Deserted Villages

Often the highlight of my day is when the wall dips down a valley into a fortified village where the two become one.

As you trundle down the mountain slope into the village you hit a time warp, as you are Trans- located into yesteryear, into a bygone error. Time has stood still as you slowly wonder down the small windy cobbled streets, folk pop their heads out from their homes, dressed in blue “Moa suits,” caps and round, thick-rimmed state issue dark glasses. Donkeys labour up the streets towing heavily laden carts of fire wood or soil to fix the roads.

There is the constant drone of load speakers in the back ground, indoctrinating the villagers about fire warnings as well as other info. Then there is the unmistakeable sound of the three-wheeler trucks as they put-put up the road, bellowing smoke fully laden with produce on the way to bigger town markets. These trucks are the life blood of rural China, they go everywhere and anywhere. Funnily, I have never seen one broken down along the road; they are always chugging along indestructible.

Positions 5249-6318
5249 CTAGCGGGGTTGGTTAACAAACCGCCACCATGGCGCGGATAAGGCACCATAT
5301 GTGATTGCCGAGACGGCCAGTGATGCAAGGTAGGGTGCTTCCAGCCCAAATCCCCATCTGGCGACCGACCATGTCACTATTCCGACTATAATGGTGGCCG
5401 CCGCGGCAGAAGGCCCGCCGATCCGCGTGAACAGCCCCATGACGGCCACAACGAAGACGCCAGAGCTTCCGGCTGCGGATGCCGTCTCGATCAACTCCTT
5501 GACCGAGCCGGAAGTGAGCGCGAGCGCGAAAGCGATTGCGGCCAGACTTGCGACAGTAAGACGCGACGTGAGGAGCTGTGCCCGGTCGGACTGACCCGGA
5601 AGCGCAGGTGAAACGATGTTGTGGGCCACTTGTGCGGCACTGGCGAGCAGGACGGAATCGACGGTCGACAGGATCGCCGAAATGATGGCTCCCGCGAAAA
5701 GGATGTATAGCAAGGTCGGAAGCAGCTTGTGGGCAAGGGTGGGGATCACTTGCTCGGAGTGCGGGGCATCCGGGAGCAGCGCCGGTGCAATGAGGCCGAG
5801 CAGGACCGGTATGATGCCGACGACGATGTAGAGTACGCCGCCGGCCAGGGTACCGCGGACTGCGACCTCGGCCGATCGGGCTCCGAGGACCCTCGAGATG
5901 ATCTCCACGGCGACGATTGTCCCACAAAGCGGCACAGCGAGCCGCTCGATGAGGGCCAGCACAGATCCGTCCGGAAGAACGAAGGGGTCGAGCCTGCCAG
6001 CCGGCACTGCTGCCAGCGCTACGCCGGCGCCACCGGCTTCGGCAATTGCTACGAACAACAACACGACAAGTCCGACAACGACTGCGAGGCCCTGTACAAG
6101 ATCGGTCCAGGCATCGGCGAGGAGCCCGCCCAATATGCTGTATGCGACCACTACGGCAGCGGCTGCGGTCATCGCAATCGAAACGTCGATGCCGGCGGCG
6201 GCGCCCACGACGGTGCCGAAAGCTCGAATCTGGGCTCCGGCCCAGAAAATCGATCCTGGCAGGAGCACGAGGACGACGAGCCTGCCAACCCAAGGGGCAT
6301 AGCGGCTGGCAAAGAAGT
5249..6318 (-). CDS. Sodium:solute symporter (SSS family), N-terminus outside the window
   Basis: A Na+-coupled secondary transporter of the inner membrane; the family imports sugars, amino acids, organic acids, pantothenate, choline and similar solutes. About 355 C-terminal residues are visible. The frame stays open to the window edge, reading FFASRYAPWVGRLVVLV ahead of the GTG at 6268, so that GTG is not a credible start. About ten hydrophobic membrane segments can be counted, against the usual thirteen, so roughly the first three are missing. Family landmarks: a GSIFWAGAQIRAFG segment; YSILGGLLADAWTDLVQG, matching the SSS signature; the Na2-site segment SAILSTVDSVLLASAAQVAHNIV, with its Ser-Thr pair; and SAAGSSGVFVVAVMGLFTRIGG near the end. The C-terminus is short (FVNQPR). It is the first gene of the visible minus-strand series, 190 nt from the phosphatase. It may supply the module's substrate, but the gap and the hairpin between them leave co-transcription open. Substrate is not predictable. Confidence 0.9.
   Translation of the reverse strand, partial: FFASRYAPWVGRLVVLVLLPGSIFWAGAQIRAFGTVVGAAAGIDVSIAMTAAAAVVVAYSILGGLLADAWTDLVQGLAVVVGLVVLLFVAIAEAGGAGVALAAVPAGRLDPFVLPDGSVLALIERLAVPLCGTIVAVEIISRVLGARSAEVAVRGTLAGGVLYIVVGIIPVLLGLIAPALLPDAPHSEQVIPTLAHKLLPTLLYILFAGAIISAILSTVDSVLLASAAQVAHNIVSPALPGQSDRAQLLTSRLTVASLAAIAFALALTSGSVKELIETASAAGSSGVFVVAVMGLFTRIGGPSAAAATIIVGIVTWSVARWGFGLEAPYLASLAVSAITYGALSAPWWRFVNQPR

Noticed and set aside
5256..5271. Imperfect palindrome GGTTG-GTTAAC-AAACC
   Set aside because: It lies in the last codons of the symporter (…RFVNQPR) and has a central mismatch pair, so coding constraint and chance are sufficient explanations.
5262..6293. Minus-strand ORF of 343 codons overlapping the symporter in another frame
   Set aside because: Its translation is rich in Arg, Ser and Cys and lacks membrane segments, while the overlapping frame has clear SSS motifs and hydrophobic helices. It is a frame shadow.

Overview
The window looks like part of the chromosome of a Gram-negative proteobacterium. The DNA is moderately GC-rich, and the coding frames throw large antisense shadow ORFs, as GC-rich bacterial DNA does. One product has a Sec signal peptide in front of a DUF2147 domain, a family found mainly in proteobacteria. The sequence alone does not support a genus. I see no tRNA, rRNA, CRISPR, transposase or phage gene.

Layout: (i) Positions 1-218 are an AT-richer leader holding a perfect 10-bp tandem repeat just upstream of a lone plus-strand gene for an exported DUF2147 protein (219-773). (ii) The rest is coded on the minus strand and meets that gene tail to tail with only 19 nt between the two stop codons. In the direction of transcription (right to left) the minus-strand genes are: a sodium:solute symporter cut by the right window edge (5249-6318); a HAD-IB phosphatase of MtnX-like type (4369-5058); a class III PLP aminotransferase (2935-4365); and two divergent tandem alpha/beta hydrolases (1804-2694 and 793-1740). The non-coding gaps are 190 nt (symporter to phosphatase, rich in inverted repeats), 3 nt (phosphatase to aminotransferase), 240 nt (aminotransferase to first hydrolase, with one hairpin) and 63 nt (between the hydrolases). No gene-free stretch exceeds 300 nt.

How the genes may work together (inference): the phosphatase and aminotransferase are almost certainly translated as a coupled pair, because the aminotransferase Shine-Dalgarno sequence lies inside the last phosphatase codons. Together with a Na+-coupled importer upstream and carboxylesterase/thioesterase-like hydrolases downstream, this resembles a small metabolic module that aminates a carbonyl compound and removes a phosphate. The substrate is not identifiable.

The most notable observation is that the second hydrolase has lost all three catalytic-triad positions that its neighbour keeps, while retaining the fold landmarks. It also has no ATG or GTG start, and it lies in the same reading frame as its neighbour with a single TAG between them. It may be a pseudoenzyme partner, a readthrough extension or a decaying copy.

Fondly known in Chinese as “3 boom- boom.”

Every town has the classic gatherings of old folk, retired in their 70’s sitting in huddles in the sun chatting about yesteryear or totally engrossed in a game of Chinese’s chess. Gaming is massive in rural Chinese villages. We will often come across a shop with a side room packed with folk around tables, playing Mahjong for money – which is totally taboo and could end up in you being arrested and the punishment is time spent in self-reflection and in the process, a promise to kick the habit.

This is the China I live for, these interactions are what makes everyday a memorable one, to be able to experience life in another era.

Unfortunately compared to the last time I ran the wall 12 years ago I have to my horror seen a massive decline in these little hamlets. A lot of them are in a state of disrepair, beautiful old buildings collapsing and lying in ruin as the people have vacated them and moved to “new build farming villages.”
All one sees now is a handful of old folk that have refused to move and are left behind, tilling the soil in their small patch, eking out an existence. They are the only inhabitants left in these ghost villages. The youth also don’t want to live in these rural hamlets and have all moved off to the bigger cities in search of a better life rather the hard, rural labour on the family farming land, leaving the older folks behind who know of no other life, they only know the farming way.

I feel if they were forced to move from this way of life, a city high-rise would be the end for them

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